Lexington—Butler coach Brad Stevens is the worst kept secret in college basketball.
Everyone has known that Stevens is a good coach. But this year, people are getting a chance to understand and break down just how good he is.
After all, you don’t boast a 12-4 NCAA Division I Men’s Basketball Tournament record and have the most victories in Division I men’s basketball in your first six years as coach of a single team, if you are an average coach.
But it’s not just the record that is impressive about Stevens. It’s his demeanor, his commitment to Butler and his knowledge of statistics and of the game.
Now, I’m not saying that Butler takes it all for granted. School officials proved that when they extended his contract through 2021-2022 and, in all honesty, when they made the decision to join the Big East.
And I’m not saying that local media—myself included—take him for granted. We all know how good he is.
What I am saying is that I have been amazed at the celebrity status he has achieved in Lexington this week, not only among media members, but among other coaches and teams as well.
Bucknell coach Dave Paulsen said watching tapes on Butler was like watching a coaching clinic. And Marquette coach Buzz Williams said he holds Stevens in the highest regard.
“Coach Stevens is a Hall of Fame coach,” Williams said. “He’s just not old enough for you to call him that yet.”
Even former Indianapolis Colts coach Tony Dungy got in on the Stevens love.
Dungy said in a tweet: “Brad Stevens is a great coach and a great person. I would love to have my son play for him.”
So everyone is in agreement that Stevens is better than good, right?
During a press conference, Stevens said Dungy was someone he would like to think he modeled his coaching style on, but he really couldn’t say that.
“I’ve always admired and thought that the ultimate coach was Tony Dungy,” Stevens said. “But he’s way better than I am and way more calm and poised than I am.”
This coming from the guy who crossed his arms and barely looked up at the scoreboard as sophomore forward Roosevelt Jones made a last-second, game-winning basket to beat then-No. 8 Gonzaga on ESPN College GameDay in January.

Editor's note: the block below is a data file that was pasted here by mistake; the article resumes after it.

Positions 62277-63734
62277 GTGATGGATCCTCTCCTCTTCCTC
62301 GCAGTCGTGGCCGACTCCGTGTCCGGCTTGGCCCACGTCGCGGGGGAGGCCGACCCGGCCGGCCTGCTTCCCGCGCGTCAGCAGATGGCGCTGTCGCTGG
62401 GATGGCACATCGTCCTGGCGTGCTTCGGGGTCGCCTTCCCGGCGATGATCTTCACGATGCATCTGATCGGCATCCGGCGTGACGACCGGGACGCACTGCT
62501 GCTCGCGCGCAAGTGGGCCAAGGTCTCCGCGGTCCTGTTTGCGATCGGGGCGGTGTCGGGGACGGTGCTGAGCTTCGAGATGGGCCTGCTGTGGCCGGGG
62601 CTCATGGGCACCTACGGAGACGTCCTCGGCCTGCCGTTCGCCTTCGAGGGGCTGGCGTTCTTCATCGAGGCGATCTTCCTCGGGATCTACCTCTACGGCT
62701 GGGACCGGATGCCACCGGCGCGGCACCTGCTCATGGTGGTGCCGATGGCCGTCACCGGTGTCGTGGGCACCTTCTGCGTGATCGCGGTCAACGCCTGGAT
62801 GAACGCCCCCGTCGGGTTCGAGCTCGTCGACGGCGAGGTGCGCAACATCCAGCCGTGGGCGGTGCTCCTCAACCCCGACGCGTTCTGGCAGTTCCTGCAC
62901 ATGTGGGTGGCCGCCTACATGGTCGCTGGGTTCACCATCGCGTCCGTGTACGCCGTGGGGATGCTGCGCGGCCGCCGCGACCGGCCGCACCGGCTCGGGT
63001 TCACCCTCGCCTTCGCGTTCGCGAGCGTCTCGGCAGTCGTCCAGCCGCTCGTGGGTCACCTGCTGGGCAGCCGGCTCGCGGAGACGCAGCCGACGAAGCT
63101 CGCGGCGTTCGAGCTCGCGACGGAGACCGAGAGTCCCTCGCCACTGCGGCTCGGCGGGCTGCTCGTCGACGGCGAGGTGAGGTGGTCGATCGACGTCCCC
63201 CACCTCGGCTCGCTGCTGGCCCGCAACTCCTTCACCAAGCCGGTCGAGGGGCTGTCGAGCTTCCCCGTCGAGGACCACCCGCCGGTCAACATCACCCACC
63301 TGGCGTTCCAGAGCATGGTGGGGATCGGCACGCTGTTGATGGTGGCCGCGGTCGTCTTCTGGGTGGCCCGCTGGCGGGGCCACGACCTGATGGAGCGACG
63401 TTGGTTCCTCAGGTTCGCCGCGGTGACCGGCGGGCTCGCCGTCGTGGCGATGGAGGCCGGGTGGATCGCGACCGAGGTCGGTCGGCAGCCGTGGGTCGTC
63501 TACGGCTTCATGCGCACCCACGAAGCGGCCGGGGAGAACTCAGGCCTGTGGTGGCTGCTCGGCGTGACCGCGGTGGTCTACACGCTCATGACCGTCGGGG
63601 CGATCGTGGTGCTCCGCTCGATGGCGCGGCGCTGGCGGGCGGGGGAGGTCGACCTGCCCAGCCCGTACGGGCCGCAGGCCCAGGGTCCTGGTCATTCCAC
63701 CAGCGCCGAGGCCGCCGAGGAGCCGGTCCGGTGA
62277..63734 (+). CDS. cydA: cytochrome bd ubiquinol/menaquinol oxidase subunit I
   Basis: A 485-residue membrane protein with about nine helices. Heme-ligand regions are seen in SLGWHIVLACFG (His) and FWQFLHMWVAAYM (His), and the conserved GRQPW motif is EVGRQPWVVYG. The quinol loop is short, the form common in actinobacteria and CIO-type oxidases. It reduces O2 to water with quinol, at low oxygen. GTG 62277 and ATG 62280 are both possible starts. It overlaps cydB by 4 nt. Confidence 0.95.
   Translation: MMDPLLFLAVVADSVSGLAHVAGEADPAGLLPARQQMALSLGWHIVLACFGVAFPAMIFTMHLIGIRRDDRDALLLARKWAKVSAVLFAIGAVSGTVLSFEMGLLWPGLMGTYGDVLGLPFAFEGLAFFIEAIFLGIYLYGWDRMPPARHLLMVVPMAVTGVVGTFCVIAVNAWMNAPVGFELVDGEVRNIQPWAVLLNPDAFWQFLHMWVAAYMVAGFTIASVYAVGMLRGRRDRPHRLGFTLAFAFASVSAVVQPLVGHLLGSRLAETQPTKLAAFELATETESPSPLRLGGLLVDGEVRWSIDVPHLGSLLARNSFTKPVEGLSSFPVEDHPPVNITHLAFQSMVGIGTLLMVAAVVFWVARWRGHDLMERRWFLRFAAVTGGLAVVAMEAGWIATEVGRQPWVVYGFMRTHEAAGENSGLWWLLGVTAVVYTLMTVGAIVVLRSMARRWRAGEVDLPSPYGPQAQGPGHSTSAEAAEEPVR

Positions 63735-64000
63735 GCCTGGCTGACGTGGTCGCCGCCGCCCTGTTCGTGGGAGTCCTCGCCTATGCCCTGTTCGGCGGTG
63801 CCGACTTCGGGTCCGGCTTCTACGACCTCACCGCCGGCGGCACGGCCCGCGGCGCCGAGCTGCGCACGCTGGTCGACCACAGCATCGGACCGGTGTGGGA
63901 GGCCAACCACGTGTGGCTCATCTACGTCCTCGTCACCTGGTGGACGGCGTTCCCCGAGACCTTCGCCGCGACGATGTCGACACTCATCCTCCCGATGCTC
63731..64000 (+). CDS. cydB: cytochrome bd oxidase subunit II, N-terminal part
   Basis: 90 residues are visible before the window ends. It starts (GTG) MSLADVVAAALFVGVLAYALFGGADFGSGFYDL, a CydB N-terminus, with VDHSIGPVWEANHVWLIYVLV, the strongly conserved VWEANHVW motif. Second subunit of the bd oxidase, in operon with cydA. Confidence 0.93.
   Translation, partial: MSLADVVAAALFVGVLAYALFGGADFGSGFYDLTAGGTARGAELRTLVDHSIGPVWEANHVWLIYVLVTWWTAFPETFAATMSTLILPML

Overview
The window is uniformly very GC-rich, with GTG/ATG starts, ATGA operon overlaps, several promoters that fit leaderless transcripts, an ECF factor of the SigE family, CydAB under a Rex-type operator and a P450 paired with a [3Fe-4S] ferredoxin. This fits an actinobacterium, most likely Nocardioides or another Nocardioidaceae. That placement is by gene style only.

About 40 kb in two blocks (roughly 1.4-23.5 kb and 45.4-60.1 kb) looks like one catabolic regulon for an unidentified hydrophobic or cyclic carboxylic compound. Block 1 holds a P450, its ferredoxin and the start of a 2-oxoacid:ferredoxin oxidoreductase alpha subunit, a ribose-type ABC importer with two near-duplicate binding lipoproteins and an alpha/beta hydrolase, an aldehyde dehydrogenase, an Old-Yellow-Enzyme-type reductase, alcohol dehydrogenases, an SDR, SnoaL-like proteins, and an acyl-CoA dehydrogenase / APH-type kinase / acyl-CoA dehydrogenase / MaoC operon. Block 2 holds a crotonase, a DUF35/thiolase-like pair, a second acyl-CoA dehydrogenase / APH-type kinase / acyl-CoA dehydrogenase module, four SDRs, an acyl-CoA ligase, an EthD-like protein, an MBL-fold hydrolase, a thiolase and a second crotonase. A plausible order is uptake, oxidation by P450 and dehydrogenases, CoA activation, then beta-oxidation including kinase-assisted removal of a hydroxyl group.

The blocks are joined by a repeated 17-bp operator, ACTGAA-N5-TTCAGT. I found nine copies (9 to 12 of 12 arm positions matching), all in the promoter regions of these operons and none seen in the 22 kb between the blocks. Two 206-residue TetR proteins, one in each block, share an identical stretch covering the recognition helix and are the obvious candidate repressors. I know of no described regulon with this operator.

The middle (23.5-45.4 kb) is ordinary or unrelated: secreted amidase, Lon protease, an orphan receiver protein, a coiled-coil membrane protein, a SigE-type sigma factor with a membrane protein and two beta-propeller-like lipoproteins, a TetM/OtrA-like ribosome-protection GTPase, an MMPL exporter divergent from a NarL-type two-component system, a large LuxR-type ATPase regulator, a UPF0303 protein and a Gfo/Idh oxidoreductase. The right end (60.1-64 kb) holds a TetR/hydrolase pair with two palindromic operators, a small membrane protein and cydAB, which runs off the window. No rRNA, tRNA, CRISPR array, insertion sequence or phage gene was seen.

“I’m not near the coach that Coach Stevens is,” Williams said. “Our kids are not going to make a shot and my reaction is going to be the same way his.
“But I have great respect and admiration that he can operate like that.”
Despite the high regard from his peers, Stevens sees it differently.
“I think that that’s been sensationalized a bit,” Stevens said. “I don’t think I’m as cool and collected as everyone likes to talk about.
“Sometimes my competitive side spirit gets the best of me.”
Seniors Andrew Smith and Rotnei Clarke have seen that side of him, which not many others have.
“He’s usually calm and he really holds his composure well,” Clarke said. “When he’s upset, you’ll know. And we’ve known”
In spite of all of this, the biggest surprise the media has had this week was being introduced to Stevens’ knowledge of the game.
It truly started after the win against Bucknell, when he was discussing the triangle-and-two defense the Bison employed. He talked about how little the Bison had played in that formation, even breaking it down on a game-by-game basis.
“They played it for six possessions against LaSalle in December,” Stevens said. “And they played it one other time in one other game that I can remember.”
People at the press conference laughed, but I think they were really in shock. There was one that was ready to test his knowledge of Marquette and Davidson.
Of course Stevens, being who he is, credited his staff, including the overnight stat-phenomenon Drew Canon.
But don’t let the humbleness fool you. Stevens is a stat guy. Andrew Smith gave an example of his preparation for games on Selection Sunday. He said the Bulldogs learned they were paired with Bucknell and did about 15 minutes of media before going to the locker room to meet with Stevens.
“Coach came out and said, well, I’ve already watched 20 clips of Bucknell’s defense,” Smtih said. “We all just started laughing. I don’t even know where he gets that information so quickly.”
The fact remains that he does.
“He’s a pretty special coach,” Smith said, “and in my opinion the best coach in America. And I think he has proved it year in an year out.”
He manages to take less-than-top-rated players, put them together and create a national championship game caliber team. He manages to get the best from his players and gets them to buy into his program. He manages to at least fool all of us into thinking he does it all as the calmest coach in college basketball.
“I think the best piece of advice I got was right when I got the head coaching job at Butler,” Stevens said. “(One of my friends) said, ‘you know what? What I learned was you have to be yourself.’
“So I can tell you just be yourself and if it works, it works. If it doesn’t, it doesn’t. At least that way you have no regrets with it.”